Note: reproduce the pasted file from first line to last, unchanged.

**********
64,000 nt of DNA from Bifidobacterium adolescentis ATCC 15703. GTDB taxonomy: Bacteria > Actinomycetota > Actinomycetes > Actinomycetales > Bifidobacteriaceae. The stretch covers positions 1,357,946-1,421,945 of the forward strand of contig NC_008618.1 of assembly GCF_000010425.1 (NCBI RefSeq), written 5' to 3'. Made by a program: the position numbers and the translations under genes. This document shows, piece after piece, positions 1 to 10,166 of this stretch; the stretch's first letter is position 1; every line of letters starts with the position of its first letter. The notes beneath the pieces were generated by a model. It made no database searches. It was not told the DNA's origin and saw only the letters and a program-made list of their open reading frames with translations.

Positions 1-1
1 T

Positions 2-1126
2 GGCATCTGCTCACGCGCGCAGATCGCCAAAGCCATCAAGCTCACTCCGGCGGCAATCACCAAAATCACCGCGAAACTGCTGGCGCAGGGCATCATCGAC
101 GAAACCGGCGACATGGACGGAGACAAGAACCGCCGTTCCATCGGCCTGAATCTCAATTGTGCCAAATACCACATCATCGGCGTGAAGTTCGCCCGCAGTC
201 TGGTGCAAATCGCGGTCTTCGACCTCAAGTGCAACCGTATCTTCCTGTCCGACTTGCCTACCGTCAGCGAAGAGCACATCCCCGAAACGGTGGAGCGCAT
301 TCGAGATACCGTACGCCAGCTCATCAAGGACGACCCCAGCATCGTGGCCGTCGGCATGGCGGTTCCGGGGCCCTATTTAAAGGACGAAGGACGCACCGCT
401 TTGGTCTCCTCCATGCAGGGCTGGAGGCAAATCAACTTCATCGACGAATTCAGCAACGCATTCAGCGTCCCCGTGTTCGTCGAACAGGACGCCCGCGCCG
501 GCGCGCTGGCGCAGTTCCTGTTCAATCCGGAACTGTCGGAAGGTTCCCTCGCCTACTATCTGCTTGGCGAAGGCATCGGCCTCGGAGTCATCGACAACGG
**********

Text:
64,000 nt of DNA from Bifidobacterium adolescentis ATCC 15703. GTDB taxonomy: Bacteria > Actinomycetota > Actinomycetes > Actinomycetales > Bifidobacteriaceae. The stretch covers positions 1,357,946-1,421,945 of the forward strand of contig NC_008618.1 of assembly GCF_000010425.1 (NCBI RefSeq), written 5' to 3'. Made by a program: the position numbers and the translations under genes. This document shows, piece after piece, positions 1 to 10,166 of this stretch; the stretch's first letter is position 1; every line of letters starts with the position of its first letter. The notes beneath the pieces were generated by a model. It made no database searches. It was not told the DNA's origin and saw only the letters and a program-made list of their open reading frames with translations.

Positions 1-1
1 T

Positions 2-1126
2 GGCATCTGCTCACGCGCGCAGATCGCCAAAGCCATCAAGCTCACTCCGGCGGCAATCACCAAAATCACCGCGAAACTGCTGGCGCAGGGCATCATCGAC
101 GAAACCGGCGACATGGACGGAGACAAGAACCGCCGTTCCATCGGCCTGAATCTCAATTGTGCCAAATACCACATCATCGGCGTGAAGTTCGCCCGCAGTC
201 TGGTGCAAATCGCGGTCTTCGACCTCAAGTGCAACCGTATCTTCCTGTCCGACTTGCCTACCGTCAGCGAAGAGCACATCCCCGAAACGGTGGAGCGCAT
301 TCGAGATACCGTACGCCAGCTCATCAAGGACGACCCCAGCATCGTGGCCGTCGGCATGGCGGTTCCGGGGCCCTATTTAAAGGACGAAGGACGCACCGCT
401 TTGGTCTCCTCCATGCAGGGCTGGAGGCAAATCAACTTCATCGACGAATTCAGCAACGCATTCAGCGTCCCCGTGTTCGTCGAACAGGACGCCCGCGCCG
501 GCGCGCTGGCGCAGTTCCTGTTCAATCCGGAACTGTCGGAAGGTTCCCTCGCCTACTATCTGCTTGGCGAAGGCATCGGCCTCGGAGTCATCGACAACGG